People should work with their health care providers to develop a plan that is right for them.

Medication

The most common type of medication for high cholesterol is a statin. It’s the only type of drug linked to lower risk of stroke or heart attack, according to the American Heart Association. Others include PCSK9 inhibitors, selective cholesterol absorption inhibitors and bile acid-binding drugs.

Drug Class Brand (generic) Common Side Effects
Statins work in the liver to prevent cholesterol from forming. Lipitor (atorvastatin), Lescol (fluvastatin), Zocor (simvastatin), Crestor (rosuvastatin calcium) Diarrhea, upset stomach, muscle and joint pain
PCSK9 inhibitors interact with a liver protein to lower LDL. Repatha (evolucumab) and Praluent (alirocumab) Back pain, symptoms of cold or flu
Selective cholesterol absorption inhibitors prevent cholesterol from being absorbed in the intestine. Zetia (ezetimibe) Diarrhea, tired feeling, headache, stomach pain, back pain
Bile acid sequestrants or bile acid-binding drugs work in the intestine to increase cholesterol disposal. Questran (cholestyramine), Colestid (colestipol), WelChol(colesvelam) Constipation, stomach pain, gas, indigestion, diarrhea

Supplements

A growing number of people are turning to non-medication ways to help lower cholesterol. About 34 percent of American adults use some form of alternative or complementary medicine. High cholesterol is one of the top 10 conditions that people have turned to complimentary medicine to treat, according to clinical professor and pharmacist Emily M. Ambizas.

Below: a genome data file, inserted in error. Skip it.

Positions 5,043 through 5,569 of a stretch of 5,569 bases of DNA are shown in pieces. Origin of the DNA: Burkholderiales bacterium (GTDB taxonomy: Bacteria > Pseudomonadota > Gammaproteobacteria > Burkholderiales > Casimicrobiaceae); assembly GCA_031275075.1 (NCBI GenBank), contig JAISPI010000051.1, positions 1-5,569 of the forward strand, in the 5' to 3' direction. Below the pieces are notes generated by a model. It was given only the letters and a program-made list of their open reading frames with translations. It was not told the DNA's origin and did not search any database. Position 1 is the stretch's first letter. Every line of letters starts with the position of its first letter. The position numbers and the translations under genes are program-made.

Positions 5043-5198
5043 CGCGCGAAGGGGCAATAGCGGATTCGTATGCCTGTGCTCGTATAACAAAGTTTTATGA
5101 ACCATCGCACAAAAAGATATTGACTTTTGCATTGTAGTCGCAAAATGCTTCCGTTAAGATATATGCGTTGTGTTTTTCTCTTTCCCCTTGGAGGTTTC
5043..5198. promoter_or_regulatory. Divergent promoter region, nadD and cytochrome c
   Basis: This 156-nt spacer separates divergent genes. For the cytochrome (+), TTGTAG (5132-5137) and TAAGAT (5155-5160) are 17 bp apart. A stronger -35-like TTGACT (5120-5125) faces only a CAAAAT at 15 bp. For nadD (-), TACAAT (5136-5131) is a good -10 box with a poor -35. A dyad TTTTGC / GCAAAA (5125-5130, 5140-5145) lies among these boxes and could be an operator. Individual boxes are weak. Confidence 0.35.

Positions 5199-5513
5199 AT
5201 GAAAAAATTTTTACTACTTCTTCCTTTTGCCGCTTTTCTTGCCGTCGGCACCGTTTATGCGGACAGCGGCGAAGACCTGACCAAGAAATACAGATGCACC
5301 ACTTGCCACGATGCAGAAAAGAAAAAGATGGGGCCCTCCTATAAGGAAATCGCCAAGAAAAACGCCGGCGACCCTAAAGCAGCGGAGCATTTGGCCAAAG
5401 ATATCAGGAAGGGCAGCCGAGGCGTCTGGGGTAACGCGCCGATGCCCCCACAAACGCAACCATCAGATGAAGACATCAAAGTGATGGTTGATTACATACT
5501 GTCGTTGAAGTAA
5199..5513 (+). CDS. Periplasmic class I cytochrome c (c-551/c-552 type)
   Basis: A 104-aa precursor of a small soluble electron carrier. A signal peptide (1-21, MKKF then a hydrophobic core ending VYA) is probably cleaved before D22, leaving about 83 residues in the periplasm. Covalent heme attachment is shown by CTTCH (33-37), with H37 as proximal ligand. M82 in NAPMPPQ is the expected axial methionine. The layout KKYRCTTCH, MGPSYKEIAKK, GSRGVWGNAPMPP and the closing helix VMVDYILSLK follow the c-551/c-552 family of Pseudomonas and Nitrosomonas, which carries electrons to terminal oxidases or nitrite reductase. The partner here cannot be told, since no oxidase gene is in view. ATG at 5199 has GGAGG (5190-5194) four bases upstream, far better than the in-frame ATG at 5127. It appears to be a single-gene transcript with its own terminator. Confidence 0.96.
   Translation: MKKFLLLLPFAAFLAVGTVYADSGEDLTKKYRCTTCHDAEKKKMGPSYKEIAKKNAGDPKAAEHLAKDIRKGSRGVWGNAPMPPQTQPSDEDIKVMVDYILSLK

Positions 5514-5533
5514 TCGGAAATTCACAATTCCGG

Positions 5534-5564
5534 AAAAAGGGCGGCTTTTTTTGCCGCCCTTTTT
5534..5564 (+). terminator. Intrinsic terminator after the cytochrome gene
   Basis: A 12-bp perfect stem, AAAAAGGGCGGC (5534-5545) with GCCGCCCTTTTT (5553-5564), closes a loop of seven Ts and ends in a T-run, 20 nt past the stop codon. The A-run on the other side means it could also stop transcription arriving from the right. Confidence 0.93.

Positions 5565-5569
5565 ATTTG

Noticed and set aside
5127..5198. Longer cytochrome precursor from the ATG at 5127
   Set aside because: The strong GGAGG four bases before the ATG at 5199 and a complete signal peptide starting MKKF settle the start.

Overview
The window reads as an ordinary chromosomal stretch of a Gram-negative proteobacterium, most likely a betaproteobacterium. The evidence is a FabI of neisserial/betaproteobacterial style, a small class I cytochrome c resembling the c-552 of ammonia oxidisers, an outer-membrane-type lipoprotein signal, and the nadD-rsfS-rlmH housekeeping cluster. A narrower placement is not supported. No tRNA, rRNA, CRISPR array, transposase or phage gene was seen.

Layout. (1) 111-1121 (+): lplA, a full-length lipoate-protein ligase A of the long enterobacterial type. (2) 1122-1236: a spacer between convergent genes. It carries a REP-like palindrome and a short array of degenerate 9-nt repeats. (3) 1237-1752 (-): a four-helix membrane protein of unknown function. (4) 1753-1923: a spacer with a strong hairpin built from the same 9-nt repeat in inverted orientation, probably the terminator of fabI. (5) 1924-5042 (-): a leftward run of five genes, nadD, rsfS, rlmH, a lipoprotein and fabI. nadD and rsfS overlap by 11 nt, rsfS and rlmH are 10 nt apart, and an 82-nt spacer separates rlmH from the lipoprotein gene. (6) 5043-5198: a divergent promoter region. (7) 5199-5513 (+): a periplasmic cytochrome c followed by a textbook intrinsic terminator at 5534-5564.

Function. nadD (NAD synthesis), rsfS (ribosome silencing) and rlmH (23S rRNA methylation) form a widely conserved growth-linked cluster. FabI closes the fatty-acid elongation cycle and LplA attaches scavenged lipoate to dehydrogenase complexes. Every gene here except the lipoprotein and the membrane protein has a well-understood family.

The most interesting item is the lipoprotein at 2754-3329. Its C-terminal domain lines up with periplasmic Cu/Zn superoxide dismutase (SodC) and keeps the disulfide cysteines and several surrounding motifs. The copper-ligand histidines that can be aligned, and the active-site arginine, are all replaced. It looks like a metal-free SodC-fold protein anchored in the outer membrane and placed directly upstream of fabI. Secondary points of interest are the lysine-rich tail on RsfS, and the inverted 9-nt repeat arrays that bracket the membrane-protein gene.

Some of the most popular supplements include garlic, niacin, omega-3 fatty acids and fish oils, and soluble fiber.

Garlic

Studies have shown garlic can lower total cholesterol by as much as 17 points and LDL by as much as 9 points. Most people have to take garlic for at least 2 months for it to work. The benefits of garlic may be short term because no significant benefit was seen after 6 months.

Niacin

Niacin is also known as vitamin B3. It’s one of the most effective non-pharmaceutical agents to lower LDL by up to 25 percent and raise HDL by up to 35 percent. It also reduces triglycerides by up to 50 percent. The effect increases with the dose.

Niacin does have some side effects. These include higher levels of blood sugar, nausea, vomiting, diarrhea, and low blood pressure. Niacin flushing is one of the biggest side effects. It manifests as a red flush on the skin and may be itchy or uncomfortable. It usually subsides with continued use.

Over-the-counter long-acting formulations are not recommended because they are linked to abnormal liver enzymes that could lead to jaundice in severe liver toxicity cases.

Omega-3 Fatty Acids and Fish Oils

There are three kinds of omega 3’s: alpha-linolenic acid (ALA), eicosapentaenoic acid (EPA), and docosahexaenoic acid (DHA). EPA and DHA are the most studied. They can lower triglycerides by up to 50 percent but may raise LDL and HDL.